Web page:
The Samsung Galaxy S III is supposed to ship bundled with a default photo editor app called Photo Editor but for reason it’s omitted from shipments bound for Brunei and some parts of the world. I’ve had the phone for over a month and since trialled about half a dozen similar free apps on Google Play. Among those I consider worth keeping are AfterFocus and Aviary Photo Editor while most others are just too Instagram-ish for my liking. While I do use Instagram occasionally I don’t use any of its filters. The photo editing tools I require are what every seasoned photographer know as basic exposure control tools and I’m glad I found Samsung’s own photo editing app to fulfil my needs. Best part is its Gallery integration for easy and convenient editing.
Once the Photo Editor app installed, it becomes an integrated part of the Gallery where you can now use the Edit function to conveniently process your photos.
The beauty of the Android operating system is you can opt to download OTA or on a Windows PC then drag the file over to the external micro SD card. Touch to install and life’s good. Once you’re done editing, Save the image and you’ll get a menu that lets you do a number of things including social media sharing.
A sample photo of Fratini Restaurant’s delicious Caesar salad captured using the S III.
Ever since I installed Snapseed on my iPad 2 I’ve been hooked on its simplicity to enhance my photographs quickly and easily sharing them on Facebook, Twitter or Email. I bought a license when Snapseed was released on Windows but just as quickly turned disappointment when performance was less than thrilling. Whether it was a small image or a full res one, the experience was dismal — lag sprang to mind when describing the experience with each effect I tried applying.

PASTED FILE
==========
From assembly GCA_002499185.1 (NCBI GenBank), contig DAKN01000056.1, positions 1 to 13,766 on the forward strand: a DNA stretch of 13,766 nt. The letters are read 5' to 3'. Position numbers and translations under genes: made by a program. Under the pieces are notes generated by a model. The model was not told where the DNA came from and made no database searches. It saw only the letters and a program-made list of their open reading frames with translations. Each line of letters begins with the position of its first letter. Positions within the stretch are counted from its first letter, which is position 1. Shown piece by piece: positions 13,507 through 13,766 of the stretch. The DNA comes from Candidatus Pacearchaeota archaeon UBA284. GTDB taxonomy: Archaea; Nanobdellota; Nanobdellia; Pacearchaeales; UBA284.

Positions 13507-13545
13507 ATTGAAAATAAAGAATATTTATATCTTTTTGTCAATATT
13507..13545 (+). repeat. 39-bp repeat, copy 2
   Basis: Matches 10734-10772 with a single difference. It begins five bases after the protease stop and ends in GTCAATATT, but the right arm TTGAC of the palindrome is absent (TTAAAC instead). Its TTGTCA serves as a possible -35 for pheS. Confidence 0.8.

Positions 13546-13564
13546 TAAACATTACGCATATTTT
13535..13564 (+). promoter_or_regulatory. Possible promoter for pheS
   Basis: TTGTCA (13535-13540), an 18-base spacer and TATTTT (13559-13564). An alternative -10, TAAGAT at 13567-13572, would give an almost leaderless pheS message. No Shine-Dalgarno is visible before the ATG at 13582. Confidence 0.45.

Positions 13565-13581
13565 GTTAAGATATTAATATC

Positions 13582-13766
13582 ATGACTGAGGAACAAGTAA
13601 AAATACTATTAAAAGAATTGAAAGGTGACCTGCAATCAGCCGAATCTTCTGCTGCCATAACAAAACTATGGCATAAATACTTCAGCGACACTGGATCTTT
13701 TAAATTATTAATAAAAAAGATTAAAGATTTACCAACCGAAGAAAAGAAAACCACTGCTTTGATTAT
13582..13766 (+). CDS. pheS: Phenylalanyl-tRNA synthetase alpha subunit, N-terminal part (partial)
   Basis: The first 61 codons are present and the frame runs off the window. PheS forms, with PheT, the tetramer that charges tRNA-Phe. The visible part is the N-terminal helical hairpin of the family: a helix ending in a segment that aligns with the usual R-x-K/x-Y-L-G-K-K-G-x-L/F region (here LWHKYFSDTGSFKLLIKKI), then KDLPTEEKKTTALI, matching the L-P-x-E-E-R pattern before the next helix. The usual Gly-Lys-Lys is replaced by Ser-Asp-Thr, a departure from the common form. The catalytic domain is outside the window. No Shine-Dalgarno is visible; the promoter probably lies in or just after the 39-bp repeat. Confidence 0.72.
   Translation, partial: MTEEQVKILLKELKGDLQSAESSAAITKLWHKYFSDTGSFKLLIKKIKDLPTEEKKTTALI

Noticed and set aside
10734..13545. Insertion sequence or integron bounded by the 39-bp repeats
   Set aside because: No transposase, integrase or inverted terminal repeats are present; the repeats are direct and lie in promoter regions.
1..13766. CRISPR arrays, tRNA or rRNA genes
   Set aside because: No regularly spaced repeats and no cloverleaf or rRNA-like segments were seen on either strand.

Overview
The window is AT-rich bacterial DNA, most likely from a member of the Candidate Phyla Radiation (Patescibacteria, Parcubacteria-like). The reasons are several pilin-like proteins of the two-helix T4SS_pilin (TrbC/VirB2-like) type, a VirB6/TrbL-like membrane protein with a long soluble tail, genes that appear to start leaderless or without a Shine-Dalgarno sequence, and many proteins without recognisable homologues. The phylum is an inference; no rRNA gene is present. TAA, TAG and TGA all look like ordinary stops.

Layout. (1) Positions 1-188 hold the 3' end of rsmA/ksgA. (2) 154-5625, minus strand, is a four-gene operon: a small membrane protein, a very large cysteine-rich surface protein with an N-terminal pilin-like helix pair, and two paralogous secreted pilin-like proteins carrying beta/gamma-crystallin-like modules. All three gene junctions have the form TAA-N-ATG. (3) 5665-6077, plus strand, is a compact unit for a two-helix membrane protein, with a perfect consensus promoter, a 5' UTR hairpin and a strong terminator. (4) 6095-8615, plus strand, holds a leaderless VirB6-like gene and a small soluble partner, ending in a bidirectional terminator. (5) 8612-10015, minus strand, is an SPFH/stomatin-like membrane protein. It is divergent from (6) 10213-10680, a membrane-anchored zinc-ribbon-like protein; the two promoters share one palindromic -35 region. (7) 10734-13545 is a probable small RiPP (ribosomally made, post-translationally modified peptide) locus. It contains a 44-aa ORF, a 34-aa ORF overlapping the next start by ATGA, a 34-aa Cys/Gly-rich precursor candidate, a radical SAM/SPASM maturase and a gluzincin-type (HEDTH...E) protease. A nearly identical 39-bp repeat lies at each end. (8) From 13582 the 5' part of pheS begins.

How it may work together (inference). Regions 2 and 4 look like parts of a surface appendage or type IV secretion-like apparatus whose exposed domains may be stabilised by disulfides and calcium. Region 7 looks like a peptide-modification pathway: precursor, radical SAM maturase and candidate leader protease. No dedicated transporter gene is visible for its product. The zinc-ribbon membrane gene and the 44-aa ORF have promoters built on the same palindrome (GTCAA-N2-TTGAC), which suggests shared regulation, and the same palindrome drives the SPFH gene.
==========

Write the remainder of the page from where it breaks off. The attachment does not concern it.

I contacted Snapseed Support with my observation to which I received the following recommendation that fixed the laggy performance.
Thank you for contacting Nik Software. It sounds like you could be encountering a problem with how your graphics card unit (GPU) is working in conjunction with Snapseed.
In order to resolve this, the first measure would be to update the Display Adapters or GPU driver. Locate the manufacturer of the GPU as well as the model number.Once this is determined, it is then recommended to go directly to the GPU manufacturer’s website (best option) or if that is not possible to go to the computer manufacturer’s website (secondary option) to obtain an updated video card driver. It is NOT recommended to use Windows Update as in general we have found that these drivers are not updated as frequently. To identify which video card you have please do the following:
Click on Start >Control Panel>System & Security >System >Device Manager and then click on the plus next to Display Adapter, this should display the make and model information.
Windows XP users: Click on Start >Control Panel>Performance & Maintenance >System then click on the “Hardware” tab followed by the “Device Manager” button. Locate “Display Adapter” in the list and click on the plus next to it, this should display the make and model number of the GPU.
Go to the manufacturer’s website (you may need to search for it via Google) such as Nvidea.com and with the model number you should be able to search for the latest driver. If you are unable to locate the driver you may need to contact the manufacturer of your computer to obtain an updated driver.
Once the latest GPU driver is located,download and install the new driver.